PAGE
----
“The Mystery Dinosaur,” from 2006, deals with the discovery of  “Jane.” This fossil has been variously identified as a Nanotyrannus and a juvenile Tyrannosaurus Rex. The program is primarily about the argument, which could date it, but as far as I can tell, the argument has never been resolved. Thus the program is still fairly current, though it is more science than entertainment.

“Dinosaurs: Return to Life” deals with the observations that the differences between dinosaurs and birds appear to be due to a relatively small number of mutations. Could birds be “reverse bioengineered” to produce something like dinosaurs? Would we really want to?

The four-program series “Dinosaur Planet” first aired in 2003, and unlike the rest of the programs in this set, it is definitely intended to be entertainment. Each of the four episodes focuses on one or two individual dinosaurs and follows them through a period of their lives. Each episode also covers something that is important or intriguing in the fossil record, and links back to that record. Thus “White Tip’s Journey,” featuring a Velociraptor,  suggests one explanation for the famed (real) fossil of a Velociraptor locked in a death struggle with a Protoceratops.

“Alpha’s Egg,” featuring the large sauropod Saltasaurus and the medium-sized predator Aucasaurus,  is based on the discovery of  a Saltasaurus nesting ground,  fossilized in Patagonia.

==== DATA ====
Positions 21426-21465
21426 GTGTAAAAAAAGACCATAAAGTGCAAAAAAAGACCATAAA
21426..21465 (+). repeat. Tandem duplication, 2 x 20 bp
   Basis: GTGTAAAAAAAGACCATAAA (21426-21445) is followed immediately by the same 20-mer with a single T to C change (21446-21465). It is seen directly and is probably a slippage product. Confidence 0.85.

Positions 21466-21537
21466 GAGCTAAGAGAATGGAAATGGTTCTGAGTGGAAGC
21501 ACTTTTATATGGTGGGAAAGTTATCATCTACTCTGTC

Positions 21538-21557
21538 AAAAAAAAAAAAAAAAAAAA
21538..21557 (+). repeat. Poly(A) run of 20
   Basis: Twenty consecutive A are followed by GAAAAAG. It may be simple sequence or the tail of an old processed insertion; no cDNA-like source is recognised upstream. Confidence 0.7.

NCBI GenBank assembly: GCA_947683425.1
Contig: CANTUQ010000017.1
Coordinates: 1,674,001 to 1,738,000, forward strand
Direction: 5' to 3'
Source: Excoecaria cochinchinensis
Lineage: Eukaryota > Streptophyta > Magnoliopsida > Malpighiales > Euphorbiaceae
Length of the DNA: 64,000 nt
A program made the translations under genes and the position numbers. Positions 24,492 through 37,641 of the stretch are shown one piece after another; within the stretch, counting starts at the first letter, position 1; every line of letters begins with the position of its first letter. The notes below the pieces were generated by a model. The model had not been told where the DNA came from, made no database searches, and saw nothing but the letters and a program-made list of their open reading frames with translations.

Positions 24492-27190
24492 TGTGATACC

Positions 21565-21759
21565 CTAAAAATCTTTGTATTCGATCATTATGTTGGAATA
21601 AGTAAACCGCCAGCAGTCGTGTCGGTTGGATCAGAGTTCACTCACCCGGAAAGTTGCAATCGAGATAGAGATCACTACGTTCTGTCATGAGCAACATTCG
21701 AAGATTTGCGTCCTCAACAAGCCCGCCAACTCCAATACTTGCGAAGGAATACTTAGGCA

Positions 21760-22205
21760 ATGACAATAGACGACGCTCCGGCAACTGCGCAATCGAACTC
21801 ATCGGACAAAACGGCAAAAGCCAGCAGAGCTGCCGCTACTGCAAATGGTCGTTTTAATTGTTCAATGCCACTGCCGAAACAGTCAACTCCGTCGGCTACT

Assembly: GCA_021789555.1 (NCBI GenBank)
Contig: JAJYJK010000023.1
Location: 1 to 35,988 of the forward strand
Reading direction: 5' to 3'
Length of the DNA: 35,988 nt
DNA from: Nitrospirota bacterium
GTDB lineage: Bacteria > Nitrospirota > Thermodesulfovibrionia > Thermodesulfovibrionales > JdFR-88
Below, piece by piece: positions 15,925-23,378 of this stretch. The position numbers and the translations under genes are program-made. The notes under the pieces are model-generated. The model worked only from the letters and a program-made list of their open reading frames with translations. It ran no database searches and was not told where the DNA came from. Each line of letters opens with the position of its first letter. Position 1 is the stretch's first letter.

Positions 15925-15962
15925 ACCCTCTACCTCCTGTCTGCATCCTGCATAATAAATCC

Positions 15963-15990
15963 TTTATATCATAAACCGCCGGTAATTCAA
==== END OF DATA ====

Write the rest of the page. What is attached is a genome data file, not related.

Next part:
Pod of “Pod’s Travels” is based on a Pyroraptor,  a European raptor genus. The episode includes the natural hazards (earthquake, tsunami) that made occasional travel between the islands that made up Europe 80 million years ago possible. The focus of the program is on the dwarfing effect that islands tend to have on species. Pod is a Gulliver among Lilliputians when a tidal wave sweeps him to a much smaller island.

“Little Das’ Hunt” follows a juvenile Daspletosaurus  (an earlier close relative of Tyrannosaurus Rex) learning to hunt, and a herd of Maiasaura. The episode is based on a group of Daspletosaurus and Maiasaura found fossilized together in Montana, but the evidence for the kind of pack behavior shown in the episode is scanty and controversial.